MacBook Security – Protect your data

It’s no secret that many people love their MacBook, and many of those who do not have one, want one. You know who else wants one? Thieves and hackers. Your MacBook, likely holds a great deal of your life. Work files, music, photos, and more. Are you taking the proper steps to make sure that information is protecting should someone swipe it from you? Here are a couple of things you should be doing.

LoJack Your MacBook

Much like the iPhone’s Find My iPhone app, which will help iPhone owners track down their stolen iPhone, there is a program that will work in a similar way for your MacBook. It is called LoJack by Absolute Software.

LoJack provides both data security and theft recovery services for you MacBook for $35.99 a year.

LoJack integrates into your system at the BIOS and firmware level. Many thieves think that simply wiping the hard drive of your stolen laptop will make it untraceable. However, when they connect to the internet, LoJack will start broadcasting the location of your MacBook, and the thief will never know.

Enable Your MacBook’s OS X Security Features

The Mac’s operating system has some pretty good security features built in. However, if you do not enable them before your MacBook is stolen, they really will not do you much good. Go into your OS right now and do these simple things.

Disable Automatic Login and Set a Password

Sure it makes like easier not having a password that needs to be entered every time you boot up your computer. However, not having one is just making it easy for a thief to grab all kinds of personal information.

Enable OS X’s FileVault Encryption

Just having a password to your system is not enough. Hackers can crack it. Even easier, most data thieves will just pull the hard drive out and plug it into another computer. Your drive is readable just like any other hard drive. They simply are bypassing your system password now.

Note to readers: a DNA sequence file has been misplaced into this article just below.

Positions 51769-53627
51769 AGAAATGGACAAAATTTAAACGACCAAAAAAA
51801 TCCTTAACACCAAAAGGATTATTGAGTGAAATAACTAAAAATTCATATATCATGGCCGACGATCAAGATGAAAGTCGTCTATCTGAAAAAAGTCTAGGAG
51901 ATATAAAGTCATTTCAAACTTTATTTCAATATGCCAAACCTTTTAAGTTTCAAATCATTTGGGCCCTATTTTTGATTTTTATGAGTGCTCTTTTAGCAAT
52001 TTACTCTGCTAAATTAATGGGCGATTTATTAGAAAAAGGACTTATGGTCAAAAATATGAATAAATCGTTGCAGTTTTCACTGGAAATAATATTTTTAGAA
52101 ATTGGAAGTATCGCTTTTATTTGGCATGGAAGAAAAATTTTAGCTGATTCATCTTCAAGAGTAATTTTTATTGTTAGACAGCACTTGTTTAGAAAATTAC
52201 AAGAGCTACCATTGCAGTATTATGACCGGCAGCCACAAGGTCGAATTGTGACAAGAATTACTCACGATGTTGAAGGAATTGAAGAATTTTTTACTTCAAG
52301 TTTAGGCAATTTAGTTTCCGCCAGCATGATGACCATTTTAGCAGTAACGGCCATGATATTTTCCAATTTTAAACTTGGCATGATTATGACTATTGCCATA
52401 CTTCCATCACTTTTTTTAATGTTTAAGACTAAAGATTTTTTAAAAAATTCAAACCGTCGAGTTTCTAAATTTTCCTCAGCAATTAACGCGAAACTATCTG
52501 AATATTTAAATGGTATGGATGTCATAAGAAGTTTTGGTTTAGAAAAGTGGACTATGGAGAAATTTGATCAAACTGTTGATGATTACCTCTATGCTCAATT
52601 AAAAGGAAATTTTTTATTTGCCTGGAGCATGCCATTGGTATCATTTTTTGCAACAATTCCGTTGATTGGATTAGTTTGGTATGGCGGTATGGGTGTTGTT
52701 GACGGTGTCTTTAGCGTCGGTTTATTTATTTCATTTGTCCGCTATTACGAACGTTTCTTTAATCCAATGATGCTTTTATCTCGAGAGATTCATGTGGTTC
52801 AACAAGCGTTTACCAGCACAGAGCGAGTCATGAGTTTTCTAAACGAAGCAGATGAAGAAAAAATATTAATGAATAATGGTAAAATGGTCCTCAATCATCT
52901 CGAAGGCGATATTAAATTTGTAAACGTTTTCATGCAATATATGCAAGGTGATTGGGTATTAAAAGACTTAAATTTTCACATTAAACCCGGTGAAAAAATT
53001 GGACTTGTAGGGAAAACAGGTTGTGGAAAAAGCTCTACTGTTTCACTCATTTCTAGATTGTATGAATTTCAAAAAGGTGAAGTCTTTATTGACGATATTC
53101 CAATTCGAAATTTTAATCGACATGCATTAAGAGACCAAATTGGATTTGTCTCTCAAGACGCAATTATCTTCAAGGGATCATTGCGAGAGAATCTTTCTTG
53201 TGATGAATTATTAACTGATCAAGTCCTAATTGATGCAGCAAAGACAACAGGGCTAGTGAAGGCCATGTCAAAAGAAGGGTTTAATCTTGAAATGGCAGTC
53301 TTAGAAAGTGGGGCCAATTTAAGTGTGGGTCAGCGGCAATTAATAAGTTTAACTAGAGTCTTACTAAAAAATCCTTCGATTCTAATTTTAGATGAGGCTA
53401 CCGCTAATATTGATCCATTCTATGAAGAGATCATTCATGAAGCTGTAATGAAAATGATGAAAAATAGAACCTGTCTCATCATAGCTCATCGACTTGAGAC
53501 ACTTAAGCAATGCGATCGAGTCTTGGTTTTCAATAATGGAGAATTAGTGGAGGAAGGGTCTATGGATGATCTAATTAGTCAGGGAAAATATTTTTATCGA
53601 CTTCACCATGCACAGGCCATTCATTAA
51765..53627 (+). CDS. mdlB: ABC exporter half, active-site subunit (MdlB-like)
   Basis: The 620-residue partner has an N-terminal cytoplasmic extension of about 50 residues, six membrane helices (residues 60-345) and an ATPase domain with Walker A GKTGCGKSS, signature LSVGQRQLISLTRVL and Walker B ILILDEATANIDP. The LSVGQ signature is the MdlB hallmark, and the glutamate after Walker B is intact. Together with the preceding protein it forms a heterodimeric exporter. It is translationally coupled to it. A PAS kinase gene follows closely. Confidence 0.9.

In order to prevent this, use OS X’s built in file encryption tool called FileVault. It will encrypt and decrypt files associated with your profile on the fly using a password that you set. Without the password, the data is unreadable.

Turn on Your Mac’s Built-in Firewall

The OS X Firewall will prevent most hackers from breaking into your MacBook through the internet. Once enabled, the firewall simply blocks malicious inbound network connections. It will regulate your outbound traffic as well.

Install Your Patches

There is a reason that Apple puts out software patches. They identify exploits in their software that hackers can use to gain access to your system and steal vital information. As they identify them, they fix them and release the correction in a patch. It is vital that you keep your software updated to the latest versions to keep cyber thieves away.

Lock it Down

cable_lockIf a thief wants to steal your MacBook bad enough, they are going to. You want to make it as difficult as possible for them to steal it in order to discourage them so that they move onto something else.

The Kensington Lock, is a security device for physically locking your computer down. You can connect your computer to a steel cable and then loop that around a piece of furniture or some other object that is not easily moved. Every MacBook has a special slot called the Kensington Secuirty Slot. The lock connects through this slot.

Can the lock be picked, hacked open, or the cable cut? Yes. The idea is that a thief is going to avoid your MacBook that is locked down and go for an easier, less conspicuous target that is not locked down.

These are simple measures that anyone can implement to make their MacBook a little safer.